In the Berlin gym that now serves as his home, Afghan student Yaza sweeps the floor over and over again, just to keep himself from “going crazy with boredom”.
The 24-year-old, who spent months on the road after fleeing the Taliban, told AFP: “I’ll do anything to not go mad.”
That includes helping to distribute meals or building bunk beds. In between time, he rolls cigarettes with others in the same boat as him, exchanging stories about their road into exile, the countless borders they crossed and the exorbitant sums they paid to human traffickers.
Tens of thousands from Syria, Iraq, Afghanistan and elsewhere are waiting impatiently for German authorities to process their asylum requests.
Many long to return to work or college, but before they obtain residency, they have to find ways to kill time.
“I studied economics in Kabul but I can’t work here before I obtain a long-term residence visa,” said Yaza, who arrived in Germany three months ago.
At the back of the gym, a group of young Iraqis and Syrians sporting track pants and slippers are sitting under a basketball net, listening to Arab pop music blaring from a mobile phone.
Idriez, 22, from the western Syrian port city of Latakia, was trying to work out the complexities of German grammar.
“Der, die, das,” he recited, glancing at a whiteboard where volunteers had written the masculine, feminine and neutral forms of the article ‘the’.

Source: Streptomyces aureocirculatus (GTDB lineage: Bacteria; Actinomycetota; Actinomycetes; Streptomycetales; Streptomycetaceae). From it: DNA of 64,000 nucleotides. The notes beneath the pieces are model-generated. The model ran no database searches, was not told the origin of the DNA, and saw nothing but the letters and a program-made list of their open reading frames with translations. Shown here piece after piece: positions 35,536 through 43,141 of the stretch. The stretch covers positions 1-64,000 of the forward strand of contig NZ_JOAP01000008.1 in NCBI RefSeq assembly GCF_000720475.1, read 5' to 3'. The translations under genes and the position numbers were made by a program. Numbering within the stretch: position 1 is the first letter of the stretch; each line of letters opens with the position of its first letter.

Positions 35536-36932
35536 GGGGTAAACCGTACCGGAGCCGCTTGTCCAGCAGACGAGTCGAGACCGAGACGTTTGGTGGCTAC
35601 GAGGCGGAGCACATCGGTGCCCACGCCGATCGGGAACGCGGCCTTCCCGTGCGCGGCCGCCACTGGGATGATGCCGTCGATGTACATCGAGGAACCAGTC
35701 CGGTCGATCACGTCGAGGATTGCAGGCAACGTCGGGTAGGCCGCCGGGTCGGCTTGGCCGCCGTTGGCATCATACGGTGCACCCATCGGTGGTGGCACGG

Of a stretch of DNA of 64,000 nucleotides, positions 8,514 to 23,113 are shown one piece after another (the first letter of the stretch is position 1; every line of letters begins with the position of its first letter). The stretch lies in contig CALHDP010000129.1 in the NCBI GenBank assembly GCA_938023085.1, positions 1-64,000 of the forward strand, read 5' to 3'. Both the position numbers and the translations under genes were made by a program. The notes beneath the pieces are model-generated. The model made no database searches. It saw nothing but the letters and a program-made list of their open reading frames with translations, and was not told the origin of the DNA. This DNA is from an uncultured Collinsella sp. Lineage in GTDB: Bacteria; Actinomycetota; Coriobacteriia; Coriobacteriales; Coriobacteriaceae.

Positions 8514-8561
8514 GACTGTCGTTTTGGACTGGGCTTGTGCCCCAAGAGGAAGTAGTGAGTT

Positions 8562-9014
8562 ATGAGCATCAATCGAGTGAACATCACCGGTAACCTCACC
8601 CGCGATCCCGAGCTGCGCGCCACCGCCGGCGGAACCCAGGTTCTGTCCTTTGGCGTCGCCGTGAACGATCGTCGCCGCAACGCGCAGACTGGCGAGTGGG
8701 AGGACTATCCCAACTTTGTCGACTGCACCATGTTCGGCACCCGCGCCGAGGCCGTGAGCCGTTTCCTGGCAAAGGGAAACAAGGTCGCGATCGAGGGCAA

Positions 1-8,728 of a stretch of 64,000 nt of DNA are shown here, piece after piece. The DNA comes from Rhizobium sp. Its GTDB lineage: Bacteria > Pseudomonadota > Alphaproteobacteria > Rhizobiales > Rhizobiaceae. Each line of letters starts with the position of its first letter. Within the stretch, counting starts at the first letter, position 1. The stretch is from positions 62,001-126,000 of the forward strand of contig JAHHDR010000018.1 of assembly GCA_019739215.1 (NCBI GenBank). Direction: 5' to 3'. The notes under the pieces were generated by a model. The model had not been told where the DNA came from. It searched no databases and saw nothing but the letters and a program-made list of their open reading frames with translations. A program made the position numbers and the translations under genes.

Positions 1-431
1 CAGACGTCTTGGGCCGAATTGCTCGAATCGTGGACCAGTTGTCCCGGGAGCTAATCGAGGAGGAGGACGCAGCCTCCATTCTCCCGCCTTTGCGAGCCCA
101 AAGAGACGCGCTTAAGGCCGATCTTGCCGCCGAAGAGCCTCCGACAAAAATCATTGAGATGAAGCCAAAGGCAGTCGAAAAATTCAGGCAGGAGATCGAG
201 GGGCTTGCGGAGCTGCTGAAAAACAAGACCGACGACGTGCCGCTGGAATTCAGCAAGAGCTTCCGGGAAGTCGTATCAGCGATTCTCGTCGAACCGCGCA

“I want to go back to school here but I need to be able to speak German first,” he said, before losing himself in his book “German for Beginners”.
The days at the shelter, also home to 168 other people, are monotonous, punctuated only by breakfast, lunch and dinner.
Morning and midday meals are usually comprised of cheese, bread, olives and a hard-boiled egg. In the evening, a warm meal is served.
Although children usually get sent to school fairly quickly, young men and women often have to wait months before they can start German classes.
In a nearby church, volunteers give classes every Monday and Wednesday to arm the newcomers with some basic German as they battle their way through complex bureaucracy.
The rest of the time, however, the refugees live in a parallel world, with little or no contact with German society.
Economists have been calling on authorities to speed up the integration process by offering training more swiftly.
“The process of integration like language classes should begin as soon as possible, because that’s what determines whether integration would be successful in the long term,” said Thomas Liebig, an economist specialising on migration issues at the OECD.
He believes that educational and professional qualifications should be examined at the same time that the asylum application is made, so that appropriate classes can be offered quickly.
But with 1.1 million new arrivals in 2015 alone, German authorities are running a massive backlog.
Between 300,000 and 400,000 people were still waiting to be registered, said the chief of Germany’s refugee office, Frank-Juergen Weise, in early February.
Some migrants are so exasperated that they have decided to simply leave.
Since September, around 1,970 Iraqis have opted to go home.